Jody Foster on Wharton education site, describes disruptive behaviour as
It’s actually a variety of behaviors that include, for example, verbally or physically threatening others, intimidating co-workers, or exhibiting condescending behavior that puts people on edge and [makes] them unable to function.
People say that dealing with disruptive behavior in the corporate world is easier than in the medical profession, because in a company, you just fire the troublemakers. But that’s in and of itself incredibly disruptive, and besides, it’s not the point. Human capital is important, and good human capital is hard to come by. You make investments in people.
The lion’s share of disruptive men who I’ve seen tend to fall — and I am making gross generalizations here — into what I would call “vanilla silos” of narcissism, and the interventions — including cognitive behavioral therapy or executive coaching– can be relatively formulaic.
As a psychiatrist, I categorize people based upon prominent personality traits. Disruptive behavior spans the entire spectrum of categories. The biggest trouble areas are people who have these basic narcissistic tendencies, manifesting as an inability to see past their personal needs or goals for the good of the team.
I also see a lot of people who have avoidance or obsessive-compulsive traits — for example, micromanaging that gets in the way of work. On the other end of the personality spectrum are people who are paranoid and look at the world suspiciously. There’s another group of people who simply lack social skills or etiquette, and this, too, leads to unpleasant interactions.
After reading this article, I could put a name to a behaviour. As in I do encounter such people at work, day in and day out. But I could not put exact phrase to their behaviour. But Jody makes the job easy for me.
First verbally or physically threatening others. I have had many bosses in the past who had this tendency. At present also I have to interact with one senior official in a related institution who exactly meets the description. I have adopted an attitude of ignoring his bullshit, and affirming whatever he says. This seems to have worked, and he is not able to shout much most of the times.
Exhibiting condescending behaviour again brings to mind two people to start with. One is attached to a senior officer so he thinks he owns the world. Other people bootlick him so he is spoilt. But yours truly does not give much weight to his tantrums, so only recourse left to him is start behaving in condescending manner, as in not responding to hello, not smiling back, talking through other persons, backbiting. But by now I have come to adjust to his shitty behaviour, most of the times.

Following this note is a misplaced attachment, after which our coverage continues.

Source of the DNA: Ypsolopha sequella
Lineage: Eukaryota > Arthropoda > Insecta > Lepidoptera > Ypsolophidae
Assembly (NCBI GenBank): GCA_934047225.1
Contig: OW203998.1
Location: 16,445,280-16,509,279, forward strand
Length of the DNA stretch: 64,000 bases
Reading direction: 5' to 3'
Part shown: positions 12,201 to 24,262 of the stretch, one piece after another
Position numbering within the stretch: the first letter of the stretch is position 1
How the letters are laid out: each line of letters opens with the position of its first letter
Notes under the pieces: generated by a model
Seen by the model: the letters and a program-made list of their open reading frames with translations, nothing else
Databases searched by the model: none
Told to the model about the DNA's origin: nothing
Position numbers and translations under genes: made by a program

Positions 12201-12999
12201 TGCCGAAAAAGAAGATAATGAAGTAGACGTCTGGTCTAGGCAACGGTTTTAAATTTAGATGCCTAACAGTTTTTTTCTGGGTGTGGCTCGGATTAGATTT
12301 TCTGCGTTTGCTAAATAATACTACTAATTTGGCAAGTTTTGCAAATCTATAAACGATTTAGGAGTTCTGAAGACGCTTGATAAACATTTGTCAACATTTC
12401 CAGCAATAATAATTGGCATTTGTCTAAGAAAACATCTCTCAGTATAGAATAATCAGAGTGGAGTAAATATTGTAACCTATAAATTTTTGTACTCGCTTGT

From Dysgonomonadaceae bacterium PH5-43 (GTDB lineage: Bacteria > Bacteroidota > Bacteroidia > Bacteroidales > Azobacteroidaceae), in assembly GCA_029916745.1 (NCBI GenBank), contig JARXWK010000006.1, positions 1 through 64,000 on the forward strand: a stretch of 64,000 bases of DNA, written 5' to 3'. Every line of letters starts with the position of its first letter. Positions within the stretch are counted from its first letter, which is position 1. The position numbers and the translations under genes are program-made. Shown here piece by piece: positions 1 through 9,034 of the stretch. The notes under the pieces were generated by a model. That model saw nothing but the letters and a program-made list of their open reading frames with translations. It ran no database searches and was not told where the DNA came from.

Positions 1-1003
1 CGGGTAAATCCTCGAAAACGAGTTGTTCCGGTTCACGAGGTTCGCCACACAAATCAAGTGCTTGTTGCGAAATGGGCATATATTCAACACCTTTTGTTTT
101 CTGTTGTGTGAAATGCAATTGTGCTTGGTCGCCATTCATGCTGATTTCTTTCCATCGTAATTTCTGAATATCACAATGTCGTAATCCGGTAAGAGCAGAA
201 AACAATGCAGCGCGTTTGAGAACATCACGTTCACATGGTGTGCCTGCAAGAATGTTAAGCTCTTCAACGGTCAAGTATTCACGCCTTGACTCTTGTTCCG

Narcissists, yep, they are my favourites. One can at least understand the reason for their behaviour, as in being selfish, self-centred and self-serving. Everything in the world has to revolve around them. Whatever they are doing is the most difficult job in the world. Whatever they are doing is the most important job in the world. And the moment they are assigned different tasks, the new tasks become most difficult and most important. They think that because they are with the organisation for long, they know all the things. They are rigid on the ways, and very opposed to change. What we call prisoners of precedents.
Micro-managing is definitely another problem. One of the bosses used to give a job and then follow it up 100 times. He never realised that doing the job will take its own time, and he should wait for that much time. He thought just by following up vigorously, he will make things move faster. He will give a task to one person, and then to speed up things or have more options, assign the same task to some other person also. We used to hate him for this, wasting time of two executives on same task, and not even telling them that he is doing this shit. Then he always made us do everything 10-15 times, further improvise, further improvise. He thought that being a hard taskmaster, even if not required, is a good managerial skill. What it resulted in is we started giving him rough drafts in first 2-3 versions, knowing fully well that he will ask us to do it again. Another problem with him was that he always kept things till the last minute and even when time was short, he kept us do improvisations. Many a times things got delayed and there were crises. But he never learnt to optimize.
Suspicious type also I have faced. There is this junior of mine who doubted each of my actions. Even if I did something for her good, she tried to find my interest in it. She always looked at the negative side of things. I am hoping that after working for some more time with me, she might change her view of me. But I don’t know since basic nature rarely changes. No?